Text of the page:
Spending our Bongo in Schoorl

August 19, 2009

We not only got a “hat box” full of delicious chocolate from Hendrik and Magda (please refer to my post Hendrik & Magda of the 20th of July) but also a “Bongo” for a dinner in a one-star restaurant. I left it up to my wife Monling to pick the restaurant. She selected hotel-restaurant Merlet in Schoorl because it is near to the sea (according to the brochure the daily fresh fish is either caught from the beach or from the fish-auction in Den Helder a few kilometers North). And above all it has also a few rooms for guests who don’t want to drive home at night.

De Rijp
A beautiful village called "De Rijp"
So the day before yesterday (Monday) she took me via Graft-De Rijp (a beautiful small town, birthplace of the famous Leeghwater, see picture above) to Schoorl. De Rijp used to be the centre of whale hunting and was the birthplace of Leeghwater, the Dutch hero responsible for creating “new land” (our famous ‘Polders’). We walked the ‘main’ street but it as was blocked somewhere we decided to have lunch and a drink. After that Monling drove us to Schoorl.


The reception of Hotel-Restaurant Merlet

The reception of Hotel-Restaurant Merlet

We checked in, went to our room and unpacked, had a bit of a rest (I sat on a tiny balcony) and then walked up onto the top of the “klimduin”, a steep hill of sand. We walked until we could see the sea far in the distance so we walked back via another route.
The tiny balcony of Hotel Merlet

The tiny balcony of Hotel Merlet

Klimduin in Schoorl

One star dinner
Dinner was great. Monling had the fish menu and I had the vegetarian menu. It was more than delicious and the perfect view over the country side was certainly a bonus! Comprising five full courses it was definitely worth the value of the Bongo. Below you find pictures for some of the courses, for the remaining courses it was too dark to take pictures (even with flash).

Restaurant Merlet's one star dinner

Restaurant Merlet's one star dinner

I had seen a waiter pushing a long cart with many kinds of cheese on it. I asked if I could change my desert for a cheese platter and that proved to be possible. And what did I see? The square reddish cheese called Maroille (refer to my post called “Day one: trip to France” of the 23rd of July) we (Marcus and I) were all the time looking for. What a coincidence!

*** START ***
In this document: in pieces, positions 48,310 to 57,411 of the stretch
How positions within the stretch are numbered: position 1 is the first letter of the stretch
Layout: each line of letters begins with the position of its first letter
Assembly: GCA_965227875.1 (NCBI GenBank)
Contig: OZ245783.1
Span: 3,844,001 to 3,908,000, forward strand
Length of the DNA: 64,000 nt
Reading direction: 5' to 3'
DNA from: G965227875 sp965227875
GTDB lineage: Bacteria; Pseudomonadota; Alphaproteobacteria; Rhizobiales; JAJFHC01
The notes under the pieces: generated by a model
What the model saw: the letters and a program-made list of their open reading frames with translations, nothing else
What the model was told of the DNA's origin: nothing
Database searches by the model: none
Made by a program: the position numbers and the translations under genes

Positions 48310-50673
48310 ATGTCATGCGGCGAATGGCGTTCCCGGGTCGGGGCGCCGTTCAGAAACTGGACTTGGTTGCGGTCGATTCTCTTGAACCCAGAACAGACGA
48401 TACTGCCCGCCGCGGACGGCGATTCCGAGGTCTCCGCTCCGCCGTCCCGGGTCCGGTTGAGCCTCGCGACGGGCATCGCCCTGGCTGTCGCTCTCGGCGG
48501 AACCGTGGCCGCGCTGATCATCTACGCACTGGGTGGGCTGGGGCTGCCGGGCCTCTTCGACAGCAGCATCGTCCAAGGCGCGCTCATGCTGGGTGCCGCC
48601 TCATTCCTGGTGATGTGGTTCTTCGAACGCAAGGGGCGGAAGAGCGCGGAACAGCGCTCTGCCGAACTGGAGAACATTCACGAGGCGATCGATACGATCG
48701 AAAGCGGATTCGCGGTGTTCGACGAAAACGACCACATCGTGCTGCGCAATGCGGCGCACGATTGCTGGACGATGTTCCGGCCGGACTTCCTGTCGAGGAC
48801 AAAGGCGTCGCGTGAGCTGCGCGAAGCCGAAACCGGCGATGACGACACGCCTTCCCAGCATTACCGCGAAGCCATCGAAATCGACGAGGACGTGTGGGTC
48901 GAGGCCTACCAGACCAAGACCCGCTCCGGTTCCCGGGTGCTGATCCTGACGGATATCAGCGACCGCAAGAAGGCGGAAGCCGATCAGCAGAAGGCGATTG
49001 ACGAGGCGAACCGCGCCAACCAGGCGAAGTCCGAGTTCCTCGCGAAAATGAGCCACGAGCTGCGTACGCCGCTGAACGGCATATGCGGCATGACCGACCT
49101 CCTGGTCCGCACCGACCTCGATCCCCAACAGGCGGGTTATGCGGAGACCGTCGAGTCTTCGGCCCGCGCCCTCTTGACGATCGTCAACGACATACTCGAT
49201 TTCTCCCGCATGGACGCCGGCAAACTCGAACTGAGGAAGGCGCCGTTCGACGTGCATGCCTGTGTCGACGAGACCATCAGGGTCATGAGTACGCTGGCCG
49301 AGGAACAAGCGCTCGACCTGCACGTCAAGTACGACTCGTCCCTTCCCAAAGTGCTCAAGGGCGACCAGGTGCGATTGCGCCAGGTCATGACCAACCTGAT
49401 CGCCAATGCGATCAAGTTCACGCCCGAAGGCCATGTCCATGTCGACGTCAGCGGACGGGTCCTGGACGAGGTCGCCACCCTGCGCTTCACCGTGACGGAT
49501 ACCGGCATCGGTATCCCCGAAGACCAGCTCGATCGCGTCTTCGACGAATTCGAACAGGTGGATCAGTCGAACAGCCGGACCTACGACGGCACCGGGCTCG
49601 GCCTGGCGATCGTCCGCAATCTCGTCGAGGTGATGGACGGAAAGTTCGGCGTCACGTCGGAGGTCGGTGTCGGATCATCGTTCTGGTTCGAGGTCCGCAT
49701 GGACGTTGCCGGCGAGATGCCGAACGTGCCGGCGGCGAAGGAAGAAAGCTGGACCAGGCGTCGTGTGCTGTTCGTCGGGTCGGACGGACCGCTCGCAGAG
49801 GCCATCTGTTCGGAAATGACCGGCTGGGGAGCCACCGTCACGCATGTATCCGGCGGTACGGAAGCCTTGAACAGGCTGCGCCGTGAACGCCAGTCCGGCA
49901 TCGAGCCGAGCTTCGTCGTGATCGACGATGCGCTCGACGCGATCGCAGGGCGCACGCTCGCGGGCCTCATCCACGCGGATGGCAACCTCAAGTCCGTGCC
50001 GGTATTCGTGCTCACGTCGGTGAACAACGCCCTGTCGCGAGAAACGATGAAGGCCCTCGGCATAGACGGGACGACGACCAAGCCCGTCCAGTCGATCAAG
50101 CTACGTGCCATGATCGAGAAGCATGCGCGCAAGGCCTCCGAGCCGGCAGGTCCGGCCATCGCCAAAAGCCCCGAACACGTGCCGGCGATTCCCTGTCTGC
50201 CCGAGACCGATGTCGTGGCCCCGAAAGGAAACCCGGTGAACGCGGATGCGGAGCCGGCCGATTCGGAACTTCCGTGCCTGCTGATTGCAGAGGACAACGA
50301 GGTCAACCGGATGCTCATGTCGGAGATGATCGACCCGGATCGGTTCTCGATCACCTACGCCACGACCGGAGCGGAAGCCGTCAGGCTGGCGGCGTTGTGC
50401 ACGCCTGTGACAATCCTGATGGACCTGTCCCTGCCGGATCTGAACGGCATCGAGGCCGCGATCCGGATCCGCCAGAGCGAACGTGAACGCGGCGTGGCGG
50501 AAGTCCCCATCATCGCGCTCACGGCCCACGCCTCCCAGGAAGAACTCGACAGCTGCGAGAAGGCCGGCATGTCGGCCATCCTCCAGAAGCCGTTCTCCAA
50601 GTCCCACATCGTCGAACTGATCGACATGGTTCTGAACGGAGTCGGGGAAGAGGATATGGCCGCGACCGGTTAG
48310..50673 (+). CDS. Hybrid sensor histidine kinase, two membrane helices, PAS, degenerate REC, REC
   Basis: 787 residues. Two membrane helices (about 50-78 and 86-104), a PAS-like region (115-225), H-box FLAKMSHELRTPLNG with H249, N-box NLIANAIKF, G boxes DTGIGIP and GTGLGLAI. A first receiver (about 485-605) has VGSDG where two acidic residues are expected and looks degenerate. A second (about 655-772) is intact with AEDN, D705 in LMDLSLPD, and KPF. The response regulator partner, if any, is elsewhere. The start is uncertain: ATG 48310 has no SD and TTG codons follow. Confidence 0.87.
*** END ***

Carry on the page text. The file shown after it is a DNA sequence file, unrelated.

Checking Out
The next day we walked through the centre of Schoorl, bought a few postcards and Monling made the beautiful pictures you can see in this post. Hendrik and Magda, you have given us such great and original gifts! Thank you very much the both of you!



  1. What a super time you had and the last photo is just lovely.
    Tell me, what is a Bong? I’m guessing it’s some type of gift voucher ~ am I right? That word does not exist in English ~ or at least BONG is the sound a bell makes when it tolls. LOL! So I am intrigued.

  2. Sorry, I see it was BONGO ~ and there is no translation at all for that word!

  3. Hei man… what is a Bongo?
    I hope something good for you!!!

    • The word itself means nothing, also not in the Dutch language. It’s a combination of the ‘bon’ (Dutch for voucher) and the English words ‘to go’. In fact it is just a gift voucher for a certain amount (that you have to pay upfront) that you then can give to someone whom at any time can spend the full amount. The Bongo is normally for a specific purpose. In our case for a dinner in a one star restaurant. The Bongo is normally beautifully packed. Ours came in a square little red box with a catalogue with a description of all one star restaurants in Holland and Belgium in it!

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